You have to hand it to Armando Iannucci. Given all the subjects from which one could possibly fashion an outrageously funny satire, the demise of Soviet dictator Josef Stalin would rank high on few people’s lists. Yet Iannucci, the brilliantly gifted satirist who gave us The Thick of It, Veep and In the Loop, is not easily deterred. He has fashioned dark, madcap comedy from real-life events that were brutal and horrific, though rooted in greed and sheer stupidity.
Informative, in-depth and in the know: get the latest entertainment news, interviews and reviews with Saga Magazine.
Watching The Death of Stalin, I was reminded at various points of the Marx Brothers, Mel Brooks and Woody Allen – which is setting the bar very high indeed.
The premise of the film is that on Stalin’s demise, his key advisers and political colleagues, while proclaiming their grief at the loss of their leader, shamelessly (and ineptly) jockey for prominent positions in the new post-Stalinist government, clearly not giving a second’s thought to the welfare of the Russian people – nor for their recently deceased leader.
It’s clear from the outset why that should be: Stalin keeps his subjects in the grip of fear. Shortly before his death, the old dictator places a call to Radio Moscow to praise them for broadcasting an orchestral concert he has just heard on the station. He then requests a recording of the performance, which forces everyone concerned to repeat the entire recital. This makes for a very funny opening sequence, though it’s obvious that being unable to meet a ‘request’ from Stalin would mean awful trouble and personal danger.
Iannucci has assembled a brilliant cast, well equipped to portray both the absurdity of Stalin’s final hours, and the demeaning power struggle between his potential successors, all of them too terrified to make any decision unless it’s unanimously agreed.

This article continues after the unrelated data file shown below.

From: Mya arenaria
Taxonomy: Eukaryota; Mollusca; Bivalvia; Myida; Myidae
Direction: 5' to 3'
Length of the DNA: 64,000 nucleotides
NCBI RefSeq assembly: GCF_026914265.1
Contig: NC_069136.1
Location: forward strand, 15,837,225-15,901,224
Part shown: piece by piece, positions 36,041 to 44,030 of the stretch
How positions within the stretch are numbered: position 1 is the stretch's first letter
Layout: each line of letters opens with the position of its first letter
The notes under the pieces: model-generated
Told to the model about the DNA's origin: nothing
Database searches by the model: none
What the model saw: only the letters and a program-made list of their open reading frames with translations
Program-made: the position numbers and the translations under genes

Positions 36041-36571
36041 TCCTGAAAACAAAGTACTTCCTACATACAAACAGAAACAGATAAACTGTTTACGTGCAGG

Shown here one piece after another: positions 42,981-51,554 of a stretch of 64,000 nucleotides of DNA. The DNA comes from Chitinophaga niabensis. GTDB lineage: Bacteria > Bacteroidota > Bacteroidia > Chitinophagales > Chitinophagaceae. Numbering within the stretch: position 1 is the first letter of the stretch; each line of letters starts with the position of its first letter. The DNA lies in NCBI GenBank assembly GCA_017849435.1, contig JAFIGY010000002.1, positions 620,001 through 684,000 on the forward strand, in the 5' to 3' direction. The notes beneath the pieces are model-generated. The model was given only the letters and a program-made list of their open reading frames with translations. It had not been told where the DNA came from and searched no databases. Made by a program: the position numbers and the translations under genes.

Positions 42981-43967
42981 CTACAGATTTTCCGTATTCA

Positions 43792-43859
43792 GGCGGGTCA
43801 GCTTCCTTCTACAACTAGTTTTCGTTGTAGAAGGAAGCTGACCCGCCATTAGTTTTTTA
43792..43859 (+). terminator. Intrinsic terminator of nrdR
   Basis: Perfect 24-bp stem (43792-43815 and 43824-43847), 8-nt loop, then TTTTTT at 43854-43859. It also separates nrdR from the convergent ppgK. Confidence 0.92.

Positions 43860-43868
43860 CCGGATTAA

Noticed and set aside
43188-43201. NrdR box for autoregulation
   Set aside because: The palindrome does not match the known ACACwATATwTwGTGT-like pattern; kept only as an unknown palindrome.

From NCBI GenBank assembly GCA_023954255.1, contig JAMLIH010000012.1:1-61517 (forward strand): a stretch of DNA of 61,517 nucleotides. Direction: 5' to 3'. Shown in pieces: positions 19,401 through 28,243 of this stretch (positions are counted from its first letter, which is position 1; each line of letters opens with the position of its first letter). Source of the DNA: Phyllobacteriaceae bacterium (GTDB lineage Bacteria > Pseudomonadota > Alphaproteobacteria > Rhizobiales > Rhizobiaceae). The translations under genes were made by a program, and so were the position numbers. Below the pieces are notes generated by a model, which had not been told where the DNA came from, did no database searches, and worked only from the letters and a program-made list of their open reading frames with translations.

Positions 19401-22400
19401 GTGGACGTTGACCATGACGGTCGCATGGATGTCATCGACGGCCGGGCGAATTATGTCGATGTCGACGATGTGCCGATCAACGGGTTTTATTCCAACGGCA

Steve Buscemi plays Nikita Khrushchev as a man with a mobster’s manner and mentality. The splendid Jeffrey Tambor is Malenkov, portrayed as a feeble-minded bore who initially takes over as Communist Party leader – a position he clearly will not hold for long. The role of the sinister secret police chief Beria goes to Simon Russell Beale, who plays his nastiness to the hilt. Michael Palin has a nice turn as Molotov, desperate not to mouth disloyal opinions of his own for fear of repercussions. And then, there’s a late arrival in the shape of the Red Army’s commander Georgy Zhukov, his chest covered with medals. He is played by Jason Isaacs, who comes close to stealing the show, speaking in a gruff Yorkshire accent, sounding like some aggrieved football manager on Match of the Day. Isaacs is utterly priceless here.
Iannucci based his film on the comic book of the same name by Fabien Nury. It may seem strange material for a film released in 2017. These events (or something like them) occurred 64 years ago, and apart from Khrushchev and Stalin himself, the names of these people are remembered dimly at best. It’s also fair to say that strict historical accuracy is not high on Iannucci’s agenda. (Presumably, it would have ruined several first-class jokes.)
Yet there’s a universality at the story’s heart; we’re familiar enough with the idea of inept, weak-minded politicians who proclaim their desire to do good for ordinary people, but only have their own interests and ambitions at heart. Indeed, audiences might find modern day parallels in this film, far closer to home than Moscow.
Please note: some profanity is used in the dialogue.